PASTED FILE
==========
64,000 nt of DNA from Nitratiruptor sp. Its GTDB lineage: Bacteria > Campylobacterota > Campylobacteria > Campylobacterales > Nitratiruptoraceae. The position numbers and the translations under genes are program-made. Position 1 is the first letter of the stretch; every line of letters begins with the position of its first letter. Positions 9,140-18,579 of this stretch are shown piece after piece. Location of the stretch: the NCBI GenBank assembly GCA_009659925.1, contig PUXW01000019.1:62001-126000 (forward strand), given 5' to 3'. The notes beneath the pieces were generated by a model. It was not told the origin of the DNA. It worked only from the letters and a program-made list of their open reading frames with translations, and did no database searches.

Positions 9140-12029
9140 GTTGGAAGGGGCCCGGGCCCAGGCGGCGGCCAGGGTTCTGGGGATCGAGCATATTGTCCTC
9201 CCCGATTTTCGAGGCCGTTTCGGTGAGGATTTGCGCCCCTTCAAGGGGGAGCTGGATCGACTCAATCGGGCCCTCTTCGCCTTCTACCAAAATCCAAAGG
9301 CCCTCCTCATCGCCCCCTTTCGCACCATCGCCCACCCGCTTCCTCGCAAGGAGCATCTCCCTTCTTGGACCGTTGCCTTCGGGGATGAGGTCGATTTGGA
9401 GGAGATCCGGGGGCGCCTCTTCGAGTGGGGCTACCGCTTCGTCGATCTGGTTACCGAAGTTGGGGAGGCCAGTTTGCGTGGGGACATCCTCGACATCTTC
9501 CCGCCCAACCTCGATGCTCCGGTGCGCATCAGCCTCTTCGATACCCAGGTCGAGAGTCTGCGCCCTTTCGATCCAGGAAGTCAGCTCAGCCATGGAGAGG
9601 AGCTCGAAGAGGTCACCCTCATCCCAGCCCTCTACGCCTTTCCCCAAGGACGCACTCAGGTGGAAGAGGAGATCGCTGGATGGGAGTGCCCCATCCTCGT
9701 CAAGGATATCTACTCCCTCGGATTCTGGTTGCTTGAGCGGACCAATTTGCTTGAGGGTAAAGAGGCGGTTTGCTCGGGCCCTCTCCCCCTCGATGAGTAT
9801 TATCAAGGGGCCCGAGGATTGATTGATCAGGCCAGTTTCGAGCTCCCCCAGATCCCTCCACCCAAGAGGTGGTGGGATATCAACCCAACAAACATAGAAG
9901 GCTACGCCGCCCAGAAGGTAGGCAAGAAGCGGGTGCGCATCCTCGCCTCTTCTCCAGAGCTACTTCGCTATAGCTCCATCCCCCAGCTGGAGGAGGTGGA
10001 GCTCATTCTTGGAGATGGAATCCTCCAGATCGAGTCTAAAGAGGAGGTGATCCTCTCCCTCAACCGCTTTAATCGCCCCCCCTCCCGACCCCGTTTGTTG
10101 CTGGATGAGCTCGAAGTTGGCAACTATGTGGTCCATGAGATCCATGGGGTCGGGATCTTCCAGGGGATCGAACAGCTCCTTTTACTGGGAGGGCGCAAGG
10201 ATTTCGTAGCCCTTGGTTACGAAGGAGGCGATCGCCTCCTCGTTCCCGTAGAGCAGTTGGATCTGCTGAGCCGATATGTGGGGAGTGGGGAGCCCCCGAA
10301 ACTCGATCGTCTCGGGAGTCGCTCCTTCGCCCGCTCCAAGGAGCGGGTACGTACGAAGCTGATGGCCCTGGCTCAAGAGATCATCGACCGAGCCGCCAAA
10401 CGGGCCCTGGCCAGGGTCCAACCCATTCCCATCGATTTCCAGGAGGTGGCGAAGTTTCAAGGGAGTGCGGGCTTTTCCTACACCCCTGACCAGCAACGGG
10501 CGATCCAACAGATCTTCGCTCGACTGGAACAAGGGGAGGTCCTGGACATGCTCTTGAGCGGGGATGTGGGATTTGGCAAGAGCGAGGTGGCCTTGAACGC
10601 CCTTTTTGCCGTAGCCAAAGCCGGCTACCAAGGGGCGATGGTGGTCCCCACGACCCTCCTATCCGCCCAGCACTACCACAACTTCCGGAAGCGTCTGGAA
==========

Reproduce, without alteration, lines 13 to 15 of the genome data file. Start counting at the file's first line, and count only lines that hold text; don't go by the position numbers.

10101 CTGGATGAGCTCGAAGTTGGCAACTATGTGGTCCATGAGATCCATGGGGTCGGGATCTTCCAGGGGATCGAACAGCTCCTTTTACTGGGAGGGCGCAAGG
10201 ATTTCGTAGCCCTTGGTTACGAAGGAGGCGATCGCCTCCTCGTTCCCGTAGAGCAGTTGGATCTGCTGAGCCGATATGTGGGGAGTGGGGAGCCCCCGAA
10301 ACTCGATCGTCTCGGGAGTCGCTCCTTCGCCCGCTCCAAGGAGCGGGTACGTACGAAGCTGATGGCCCTGGCTCAAGAGATCATCGACCGAGCCGCCAAA